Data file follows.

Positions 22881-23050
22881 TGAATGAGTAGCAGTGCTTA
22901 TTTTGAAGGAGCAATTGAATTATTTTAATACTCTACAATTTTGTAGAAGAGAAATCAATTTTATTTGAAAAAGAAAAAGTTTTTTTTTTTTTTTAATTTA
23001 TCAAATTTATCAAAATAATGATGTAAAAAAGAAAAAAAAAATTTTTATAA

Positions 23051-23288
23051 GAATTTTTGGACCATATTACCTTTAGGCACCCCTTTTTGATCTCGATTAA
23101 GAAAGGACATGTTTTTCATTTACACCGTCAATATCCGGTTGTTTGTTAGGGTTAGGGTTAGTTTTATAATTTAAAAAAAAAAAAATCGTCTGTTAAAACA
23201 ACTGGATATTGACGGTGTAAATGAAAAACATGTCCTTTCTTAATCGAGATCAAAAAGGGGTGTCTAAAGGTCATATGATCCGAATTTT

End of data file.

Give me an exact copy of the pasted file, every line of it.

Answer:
Positions 22881-23050
22881 TGAATGAGTAGCAGTGCTTA
22901 TTTTGAAGGAGCAATTGAATTATTTTAATACTCTACAATTTTGTAGAAGAGAAATCAATTTTATTTGAAAAAGAAAAAGTTTTTTTTTTTTTTTAATTTA
23001 TCAAATTTATCAAAATAATGATGTAAAAAAGAAAAAAAAAATTTTTATAA

Positions 23051-23288
23051 GAATTTTTGGACCATATTACCTTTAGGCACCCCTTTTTGATCTCGATTAA
23101 GAAAGGACATGTTTTTCATTTACACCGTCAATATCCGGTTGTTTGTTAGGGTTAGGGTTAGTTTTATAATTTAAAAAAAAAAAAATCGTCTGTTAAAACA
23201 ACTGGATATTGACGGTGTAAATGAAAAACATGTCCTTTCTTAATCGAGATCAAAAAGGGGTGTCTAAAGGTCATATGATCCGAATTTT